Marcus Hoff wrote:does anyone have any knowledge, opinion or comments on this?

I understand it's impractical.

Here's the inimitable Tom Murphy, whom

**everyone should read**:

http://physics.ucsd.edu/do-the-math/2011/09/got-storage-how-hard-can-it-be
__Flywheel Storage__

Let’s put a massive spinning disk in our energy-storage “bedroom.” These might end up being popular in Malibu, as the gyroscopic stability inherent in the spun-up system could be very handy in a mudslide—keeping the house level on its way down the hill, mimicking the surfers it’s been watching all these years.

The kinetic energy stored in the rotation of a cylindrical-shaped solid disk is ¼mv², where m is the mass of the spinning cylinder and v is the velocity at the outer edge. For a fixed mass, it is better to put as much of the mass as possible on the outer edge, in a hollow cylinder (supported by spokes, for instance), which can deliver a factor of two more energy per mass. But in the case where space, not mass, is the constraint, the solid disk has more mass than the hollow version would, making it a net win to just go solid.

How big do we make this thing? Let’s give it a diameter of 2.5 m and a height of 2 m (need room for mounting, and surrounding container/structure) yielding a 10 m³ volume. At the density of steel—about 8× that of water—we get 80 tons (now even more important to reinforce that floor!).

How fast do we spin it up? Let’s pick the speed of sound—345 m/s—and see where that puts us. Go big, or go home! We get 2.4 GJ, or about 650 kWh of energy stored in this scary flywheel. That’s somewhat comparable to a similar volume of lead-acid batteries (though four times as massive). We would want to evacuate the air around the spinning disk or we will suffer a drain rate of something like 1 kW (consuming 24 kWh/day just to keep it spinning; the room would also get warm-ish).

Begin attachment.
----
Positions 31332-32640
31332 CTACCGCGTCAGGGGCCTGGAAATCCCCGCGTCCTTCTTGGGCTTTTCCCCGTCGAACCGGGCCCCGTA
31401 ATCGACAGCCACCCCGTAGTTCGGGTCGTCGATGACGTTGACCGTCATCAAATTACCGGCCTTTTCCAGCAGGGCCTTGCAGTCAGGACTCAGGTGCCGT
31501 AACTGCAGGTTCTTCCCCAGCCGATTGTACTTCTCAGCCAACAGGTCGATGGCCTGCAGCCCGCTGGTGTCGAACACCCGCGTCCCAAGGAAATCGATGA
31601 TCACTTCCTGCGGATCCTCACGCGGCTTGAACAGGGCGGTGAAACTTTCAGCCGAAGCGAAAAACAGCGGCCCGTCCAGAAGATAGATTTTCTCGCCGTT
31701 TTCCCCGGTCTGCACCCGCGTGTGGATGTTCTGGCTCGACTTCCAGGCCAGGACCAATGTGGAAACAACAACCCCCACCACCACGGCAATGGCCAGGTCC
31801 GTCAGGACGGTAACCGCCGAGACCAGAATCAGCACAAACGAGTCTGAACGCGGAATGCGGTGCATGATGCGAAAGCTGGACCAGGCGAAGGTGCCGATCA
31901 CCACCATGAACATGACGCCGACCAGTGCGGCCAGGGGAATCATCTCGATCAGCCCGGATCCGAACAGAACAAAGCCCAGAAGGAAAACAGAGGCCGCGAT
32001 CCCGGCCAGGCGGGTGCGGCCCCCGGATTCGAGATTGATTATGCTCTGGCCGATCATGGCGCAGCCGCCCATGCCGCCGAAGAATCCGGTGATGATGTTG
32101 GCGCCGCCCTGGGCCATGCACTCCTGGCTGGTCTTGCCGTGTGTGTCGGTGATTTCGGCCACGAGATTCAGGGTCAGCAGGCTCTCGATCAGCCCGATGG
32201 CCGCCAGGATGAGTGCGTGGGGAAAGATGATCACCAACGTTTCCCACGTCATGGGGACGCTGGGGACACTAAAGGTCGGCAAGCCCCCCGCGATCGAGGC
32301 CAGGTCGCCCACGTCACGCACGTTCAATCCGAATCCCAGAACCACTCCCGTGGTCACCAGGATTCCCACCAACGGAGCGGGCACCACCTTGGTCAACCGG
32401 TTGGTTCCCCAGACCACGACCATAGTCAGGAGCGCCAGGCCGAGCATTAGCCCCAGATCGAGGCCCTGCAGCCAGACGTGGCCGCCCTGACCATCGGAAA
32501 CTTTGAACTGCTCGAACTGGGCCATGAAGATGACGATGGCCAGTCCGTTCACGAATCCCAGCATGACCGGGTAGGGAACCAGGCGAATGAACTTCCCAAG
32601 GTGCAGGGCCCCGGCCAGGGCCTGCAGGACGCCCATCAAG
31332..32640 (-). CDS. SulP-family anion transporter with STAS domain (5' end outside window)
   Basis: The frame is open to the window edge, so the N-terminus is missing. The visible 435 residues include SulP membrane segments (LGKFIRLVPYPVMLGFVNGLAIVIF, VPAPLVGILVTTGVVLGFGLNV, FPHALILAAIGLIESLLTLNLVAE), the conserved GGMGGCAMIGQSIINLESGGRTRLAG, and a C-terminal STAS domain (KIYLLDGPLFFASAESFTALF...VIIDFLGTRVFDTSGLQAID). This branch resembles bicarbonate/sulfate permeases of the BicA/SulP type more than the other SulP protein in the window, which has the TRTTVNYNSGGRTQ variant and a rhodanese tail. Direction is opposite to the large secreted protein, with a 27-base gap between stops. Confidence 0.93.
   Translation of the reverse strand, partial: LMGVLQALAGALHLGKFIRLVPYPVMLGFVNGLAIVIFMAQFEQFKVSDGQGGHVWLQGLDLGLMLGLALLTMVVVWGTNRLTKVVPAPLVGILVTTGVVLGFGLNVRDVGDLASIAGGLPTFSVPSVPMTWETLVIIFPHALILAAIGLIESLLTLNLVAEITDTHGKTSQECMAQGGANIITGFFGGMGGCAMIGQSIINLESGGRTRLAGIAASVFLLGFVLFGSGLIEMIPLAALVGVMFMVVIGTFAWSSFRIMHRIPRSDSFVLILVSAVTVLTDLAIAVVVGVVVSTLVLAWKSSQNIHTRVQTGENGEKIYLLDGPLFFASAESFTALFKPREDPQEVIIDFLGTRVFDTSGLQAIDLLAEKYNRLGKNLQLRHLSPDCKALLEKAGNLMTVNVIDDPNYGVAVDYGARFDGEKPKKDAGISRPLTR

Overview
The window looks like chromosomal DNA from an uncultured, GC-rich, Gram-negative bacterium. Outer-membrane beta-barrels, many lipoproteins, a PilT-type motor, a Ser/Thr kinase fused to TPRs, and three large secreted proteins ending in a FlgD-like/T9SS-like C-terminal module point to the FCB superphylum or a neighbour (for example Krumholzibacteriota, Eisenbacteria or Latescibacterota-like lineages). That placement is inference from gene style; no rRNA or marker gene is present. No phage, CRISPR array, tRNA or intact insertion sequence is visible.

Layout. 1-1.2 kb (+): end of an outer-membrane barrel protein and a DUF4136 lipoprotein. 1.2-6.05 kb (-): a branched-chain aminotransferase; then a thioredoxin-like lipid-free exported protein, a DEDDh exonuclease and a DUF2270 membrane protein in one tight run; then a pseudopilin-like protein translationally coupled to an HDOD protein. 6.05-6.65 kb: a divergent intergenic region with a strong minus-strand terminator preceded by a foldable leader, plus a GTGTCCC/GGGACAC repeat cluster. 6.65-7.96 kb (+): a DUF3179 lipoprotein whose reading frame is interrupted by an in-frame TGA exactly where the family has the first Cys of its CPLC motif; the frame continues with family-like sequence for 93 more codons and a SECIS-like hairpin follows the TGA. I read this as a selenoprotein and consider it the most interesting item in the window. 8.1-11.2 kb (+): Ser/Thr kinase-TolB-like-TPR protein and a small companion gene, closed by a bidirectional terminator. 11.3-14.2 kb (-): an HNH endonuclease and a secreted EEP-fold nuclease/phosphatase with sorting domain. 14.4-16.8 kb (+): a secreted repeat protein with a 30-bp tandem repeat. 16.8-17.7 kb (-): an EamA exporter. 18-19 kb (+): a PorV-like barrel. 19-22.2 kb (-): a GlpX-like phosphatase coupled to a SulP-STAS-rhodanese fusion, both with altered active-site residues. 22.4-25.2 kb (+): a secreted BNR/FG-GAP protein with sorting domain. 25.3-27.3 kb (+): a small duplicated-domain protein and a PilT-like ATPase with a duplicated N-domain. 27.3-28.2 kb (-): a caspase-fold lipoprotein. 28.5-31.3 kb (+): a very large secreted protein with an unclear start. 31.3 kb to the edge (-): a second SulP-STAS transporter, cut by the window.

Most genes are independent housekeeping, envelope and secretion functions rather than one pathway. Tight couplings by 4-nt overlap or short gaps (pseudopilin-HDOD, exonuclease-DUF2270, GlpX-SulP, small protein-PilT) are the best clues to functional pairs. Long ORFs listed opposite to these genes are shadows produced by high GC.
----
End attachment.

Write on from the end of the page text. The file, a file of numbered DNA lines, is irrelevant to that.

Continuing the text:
The acceleration at the outer radius is about 10,000 times that of gravity, and it turns out the geometry and speed we picked indeed approaches the yield strength of steel. Structural weaknesses then risk breakup, which would dump the unwelcome energy equivalent of half a ton of TNT in your house. We would need to slow to a speed of 250 m/s at the outer rim to provide an adequate material safety factor, resulting in 250 kWh of storage. Another safety concern: if the flywheel comes off its support, it could barrel through the neighborhood, popping through houses like they weren’t even there. Not ideal in earthquake country.

Obviously, we can afford to scale things down a bit, since our first cut provided three weeks of storage capacity. The same cylinder spinning at 125 m/s (275 m.p.h.) at the edge gives about 90 kWh of storage, and may be somewhat more tolerable from a safety point of view. Scaling down the size/mass in addition to velocity begins to result in a less useful storage solution for the average house. If you’re going to go through the effort, expense, and sacrifice of space for a scary flywheel, you’d better feel like it provides enough energy storage to be worthwhile.

A recent $53 million flywheel storage facility in Pennsylvania uses 200 large units storing 25 kWh each, working out to $10,000 per kWh of storage capacity. Each unit’s vacuum chamber looks to be about 1.5 m in diameter and 3–4 m tall. If we raise the ceiling and squeeze four into our bedroom, we could get 3 days of electricity storage for the typical American house for a cool million bucks. But the frictional losses—while painstakingly minimized—likely preclude these units from being useful over periods of days.

http://physics.ucsd.edu/do-the-math/2011/09/got-storage-how-hard-can-it-be